“Black Rider”: A Magical Outing, at Shotgun Players, Berkeley
Burroughs & Waits’ Bargain with the Devil Fascinates
by Kim Waldron
“Adult fairy-tale musical” sounds off-kilter, but what better entertainment for off-kilter times? Imaginative writing, top caliber performances, and rhythmic storytelling guarantee an intriguing evening.
Exquisite grotesque characters inhabit a hilarious, sinister world. Gorgeous devil Pegleg (Rotimi Agbabiaka) limps as he walks on one flat heel black boot and one very spiked heel red boot. Sporting sparkly black pants with red suspenders and no shirt, plus golden feathery ruffled arms, Pegleg looks as beguiling as devils must. Few devils, however, can boast a voice as pleasing as Agbabiaka’s.
“Black Rider” is love story merged into a morality tale. Nebbish clerk Wilhelm (Grace Ng) loves Katchen (Noelle Viñas), but her prosperous father Bertram (Steven Hess) will only accept a great hunter as her suitor. But hyper-masculine Robert (El Beh) fits the parental bill—and their patriarchal family style. Katchen has only her mother, Anne (Elizabeth Carter), on her side, because mom is sympathetic to true love. Humble Wilhelm has only the devil Pegleg, all too willing and able—for a price—to help. A charming but sinister Old Uncle (Kevin Clarke) wanders about as events unfold, offering sound advice.
William S. Burroughs, Tom Waits, and Robert Wilson created “Black Rider: The Casting of the Magic Bullets” in 1992, based on an ancient German folk tale about a bargain with the devil. We fear things will not end well.
Their dark, eccentric world fascinates. Pegleg sings: “Come on in … take off your skin, and dance around in your bones.” The actors come awfully close with choreographed walks, lurches, and dances that continuously mesmerize. A woman massaging a man’s head, and the master of the house removing his glasses, both inspire freaky sounds; a deal with the devil at the crossroads ignites an explosion. We’re not in Kansas anymore.
Talented Grace Ng does knockout work as the short, bespectacled clerk Wilhelm, who becomes a champion hunter for love. From opening chorus to bitter end, with Wilhelm afraid, cocksure, or tortured, Ng stays fully committed. Her early contortionist dance convinces me to follow her Wilhelm on any adventure.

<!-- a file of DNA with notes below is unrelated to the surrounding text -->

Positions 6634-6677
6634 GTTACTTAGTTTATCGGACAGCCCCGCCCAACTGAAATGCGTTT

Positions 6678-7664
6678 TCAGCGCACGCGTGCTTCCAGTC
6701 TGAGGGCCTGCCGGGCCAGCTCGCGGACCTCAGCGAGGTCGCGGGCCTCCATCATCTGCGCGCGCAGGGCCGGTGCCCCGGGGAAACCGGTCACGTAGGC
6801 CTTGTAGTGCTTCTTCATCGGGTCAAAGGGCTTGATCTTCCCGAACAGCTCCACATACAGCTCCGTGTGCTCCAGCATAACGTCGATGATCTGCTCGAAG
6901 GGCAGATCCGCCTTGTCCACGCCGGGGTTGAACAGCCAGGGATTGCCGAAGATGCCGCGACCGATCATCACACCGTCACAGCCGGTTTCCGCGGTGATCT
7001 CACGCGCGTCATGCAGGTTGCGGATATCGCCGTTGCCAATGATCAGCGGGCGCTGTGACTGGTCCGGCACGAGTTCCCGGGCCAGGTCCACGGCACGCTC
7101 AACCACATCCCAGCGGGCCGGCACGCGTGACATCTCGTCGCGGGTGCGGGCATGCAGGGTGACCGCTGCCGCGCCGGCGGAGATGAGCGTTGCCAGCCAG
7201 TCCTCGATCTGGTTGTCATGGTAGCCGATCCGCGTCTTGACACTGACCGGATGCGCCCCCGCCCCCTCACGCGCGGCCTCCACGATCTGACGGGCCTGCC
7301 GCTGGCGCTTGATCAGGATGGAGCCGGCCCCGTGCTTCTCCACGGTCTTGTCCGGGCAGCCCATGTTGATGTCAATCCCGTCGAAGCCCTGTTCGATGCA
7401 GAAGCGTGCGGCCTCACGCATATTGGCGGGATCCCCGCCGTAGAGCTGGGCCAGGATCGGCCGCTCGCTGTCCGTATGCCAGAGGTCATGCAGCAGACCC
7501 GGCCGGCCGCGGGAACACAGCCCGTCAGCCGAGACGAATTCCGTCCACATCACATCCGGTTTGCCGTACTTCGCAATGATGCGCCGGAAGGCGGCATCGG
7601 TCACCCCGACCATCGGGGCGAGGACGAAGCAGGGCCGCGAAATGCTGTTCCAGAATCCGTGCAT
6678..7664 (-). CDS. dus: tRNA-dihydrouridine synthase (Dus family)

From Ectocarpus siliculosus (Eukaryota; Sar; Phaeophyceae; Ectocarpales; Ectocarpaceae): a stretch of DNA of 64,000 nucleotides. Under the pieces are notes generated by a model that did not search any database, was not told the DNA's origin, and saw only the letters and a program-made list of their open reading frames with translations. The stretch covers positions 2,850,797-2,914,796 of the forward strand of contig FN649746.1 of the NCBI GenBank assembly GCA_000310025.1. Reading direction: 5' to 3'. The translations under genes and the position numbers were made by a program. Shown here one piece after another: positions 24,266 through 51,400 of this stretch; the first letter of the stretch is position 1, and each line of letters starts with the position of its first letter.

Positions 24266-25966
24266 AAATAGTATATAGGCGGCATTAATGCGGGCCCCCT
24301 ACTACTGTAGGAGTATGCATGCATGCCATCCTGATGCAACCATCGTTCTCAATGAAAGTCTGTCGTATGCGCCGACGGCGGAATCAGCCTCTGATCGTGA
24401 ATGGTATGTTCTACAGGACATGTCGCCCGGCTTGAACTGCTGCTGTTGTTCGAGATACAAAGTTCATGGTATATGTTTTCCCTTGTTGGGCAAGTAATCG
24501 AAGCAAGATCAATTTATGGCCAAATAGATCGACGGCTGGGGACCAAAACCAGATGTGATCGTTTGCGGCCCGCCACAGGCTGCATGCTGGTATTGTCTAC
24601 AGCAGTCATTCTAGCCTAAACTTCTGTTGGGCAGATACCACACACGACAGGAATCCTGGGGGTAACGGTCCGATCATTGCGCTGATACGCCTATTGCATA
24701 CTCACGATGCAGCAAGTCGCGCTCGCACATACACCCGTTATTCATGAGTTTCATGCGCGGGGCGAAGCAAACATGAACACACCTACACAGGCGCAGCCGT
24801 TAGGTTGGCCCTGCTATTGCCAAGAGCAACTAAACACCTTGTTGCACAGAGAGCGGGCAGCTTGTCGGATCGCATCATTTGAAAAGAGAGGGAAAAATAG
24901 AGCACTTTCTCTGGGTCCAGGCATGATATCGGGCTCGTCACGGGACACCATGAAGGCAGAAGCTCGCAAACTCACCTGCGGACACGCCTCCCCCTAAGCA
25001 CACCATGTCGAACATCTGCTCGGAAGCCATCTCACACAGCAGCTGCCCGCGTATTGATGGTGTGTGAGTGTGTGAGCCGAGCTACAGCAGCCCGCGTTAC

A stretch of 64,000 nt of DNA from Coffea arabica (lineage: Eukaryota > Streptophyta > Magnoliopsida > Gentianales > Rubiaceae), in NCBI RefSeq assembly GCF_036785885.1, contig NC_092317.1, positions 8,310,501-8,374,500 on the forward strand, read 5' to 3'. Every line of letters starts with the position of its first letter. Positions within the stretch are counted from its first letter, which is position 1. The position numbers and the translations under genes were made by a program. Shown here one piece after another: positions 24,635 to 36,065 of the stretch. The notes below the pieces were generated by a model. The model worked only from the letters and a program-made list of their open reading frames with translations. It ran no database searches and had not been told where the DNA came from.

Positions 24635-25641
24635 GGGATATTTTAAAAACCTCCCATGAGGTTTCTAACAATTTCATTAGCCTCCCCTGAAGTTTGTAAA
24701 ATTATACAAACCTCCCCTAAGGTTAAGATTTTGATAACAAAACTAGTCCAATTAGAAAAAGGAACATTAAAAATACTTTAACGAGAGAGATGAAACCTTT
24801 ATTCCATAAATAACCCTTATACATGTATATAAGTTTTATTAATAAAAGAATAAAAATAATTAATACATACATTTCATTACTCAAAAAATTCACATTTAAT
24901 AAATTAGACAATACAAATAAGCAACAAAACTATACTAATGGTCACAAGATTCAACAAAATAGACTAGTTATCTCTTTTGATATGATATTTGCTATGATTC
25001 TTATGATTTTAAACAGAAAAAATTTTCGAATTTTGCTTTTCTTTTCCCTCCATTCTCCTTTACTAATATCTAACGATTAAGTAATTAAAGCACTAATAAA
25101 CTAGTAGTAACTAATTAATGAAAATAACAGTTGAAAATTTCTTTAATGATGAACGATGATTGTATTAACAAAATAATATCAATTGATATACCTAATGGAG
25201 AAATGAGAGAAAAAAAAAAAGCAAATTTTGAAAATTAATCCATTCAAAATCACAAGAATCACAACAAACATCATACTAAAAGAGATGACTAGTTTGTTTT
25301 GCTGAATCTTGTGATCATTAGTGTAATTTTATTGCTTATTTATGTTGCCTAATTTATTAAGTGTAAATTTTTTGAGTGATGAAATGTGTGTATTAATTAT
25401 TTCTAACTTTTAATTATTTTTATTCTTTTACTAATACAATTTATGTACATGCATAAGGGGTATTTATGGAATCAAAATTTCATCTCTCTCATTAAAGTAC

El Beh keeps the hunter Robert strikingly compelling as the character moves from appalling macho to sufferer.
Kevin Clarke’s Old Uncle is diabolical: in face, clothing, and demeanor. Even his hair is demonic. Eccentrically attractive yet creepy, he slinks into our minds to stay. If only anyone would heed his words …
Noelle Viñas as true love Katchen yearns, argues, and dances, always with passionate physicality. Her conservative parents seem conventional fairy-tale fodder, as her father Bertram explains in song how he chooses his daughter’s suitor. But then, the august Bertram and his preferred suitor, Robert, engage in a macho greeting ritual, and the convoluted male bravado brings down the house. Mother Anne startles us when she dares to challenge her husband to honor love and respect daughter Katchen’s choice; she startles her husband, too.
I’m glad I sat up high, not just for the great view of lighting feats, but it also put me across from the band in their loft. David Moschler directs a small but mighty group. Their great music, with hazily visible bodies swaying and jerking, entrances.
“Black Rider” probes addiction, patriarchy, and violence. The superb cast challenges our human willingness to sacrifice goodness to satisfy desire. Above all, the evocative, unsettling “Black Rider” offers great art for theater lovers.
Unless semi-nudity or the bizarre offend, I recommend “Black Rider” as an off-beat, glorious marvel.
“Black Rider: The Casting of the Magic Bullets,” music & lyrics by Tom Waits, text by William S. Burroughs, directed by Mark Jackson, by Shotgun Players, Berkeley, through Sunday, January 7, 2018. Info: shotgunplayers.org
Cast: Rotimi Agbabiaka, El Beh, Elizabeth Carter, Kevin Clarke, Steven Hess, Grace Ng, and Noelle Vinas.